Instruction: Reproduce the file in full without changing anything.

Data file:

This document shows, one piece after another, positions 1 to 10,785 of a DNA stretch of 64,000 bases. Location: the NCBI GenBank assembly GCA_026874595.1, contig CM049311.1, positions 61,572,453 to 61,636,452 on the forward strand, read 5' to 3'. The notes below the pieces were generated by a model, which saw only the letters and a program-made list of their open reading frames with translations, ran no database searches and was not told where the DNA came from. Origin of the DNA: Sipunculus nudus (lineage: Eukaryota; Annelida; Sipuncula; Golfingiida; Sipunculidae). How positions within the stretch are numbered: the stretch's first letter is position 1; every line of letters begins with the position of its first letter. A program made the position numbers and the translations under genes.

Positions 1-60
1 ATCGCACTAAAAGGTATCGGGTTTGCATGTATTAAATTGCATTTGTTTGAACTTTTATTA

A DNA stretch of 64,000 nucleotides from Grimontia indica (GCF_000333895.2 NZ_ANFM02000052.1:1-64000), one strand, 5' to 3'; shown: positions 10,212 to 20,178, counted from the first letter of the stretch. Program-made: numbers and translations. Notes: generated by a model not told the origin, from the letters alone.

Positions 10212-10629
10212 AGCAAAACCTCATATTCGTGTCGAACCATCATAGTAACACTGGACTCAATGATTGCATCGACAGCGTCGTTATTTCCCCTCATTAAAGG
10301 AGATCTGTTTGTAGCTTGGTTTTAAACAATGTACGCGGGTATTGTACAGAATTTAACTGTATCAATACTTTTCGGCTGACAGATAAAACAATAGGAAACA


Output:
This document shows, one piece after another, positions 1 to 10,785 of a DNA stretch of 64,000 bases. Location: the NCBI GenBank assembly GCA_026874595.1, contig CM049311.1, positions 61,572,453 to 61,636,452 on the forward strand, read 5' to 3'. The notes below the pieces were generated by a model, which saw only the letters and a program-made list of their open reading frames with translations, ran no database searches and was not told where the DNA came from. Origin of the DNA: Sipunculus nudus (lineage: Eukaryota; Annelida; Sipuncula; Golfingiida; Sipunculidae). How positions within the stretch are numbered: the stretch's first letter is position 1; every line of letters begins with the position of its first letter. A program made the position numbers and the translations under genes.

Positions 1-60
1 ATCGCACTAAAAGGTATCGGGTTTGCATGTATTAAATTGCATTTGTTTGAACTTTTATTA

A DNA stretch of 64,000 nucleotides from Grimontia indica (GCF_000333895.2 NZ_ANFM02000052.1:1-64000), one strand, 5' to 3'; shown: positions 10,212 to 20,178, counted from the first letter of the stretch. Program-made: numbers and translations. Notes: generated by a model not told the origin, from the letters alone.

Positions 10212-10629
10212 AGCAAAACCTCATATTCGTGTCGAACCATCATAGTAACACTGGACTCAATGATTGCATCGACAGCGTCGTTATTTCCCCTCATTAAAGG
10301 AGATCTGTTTGTAGCTTGGTTTTAAACAATGTACGCGGGTATTGTACAGAATTTAACTGTATCAATACTTTTCGGCTGACAGATAAAACAATAGGAAACA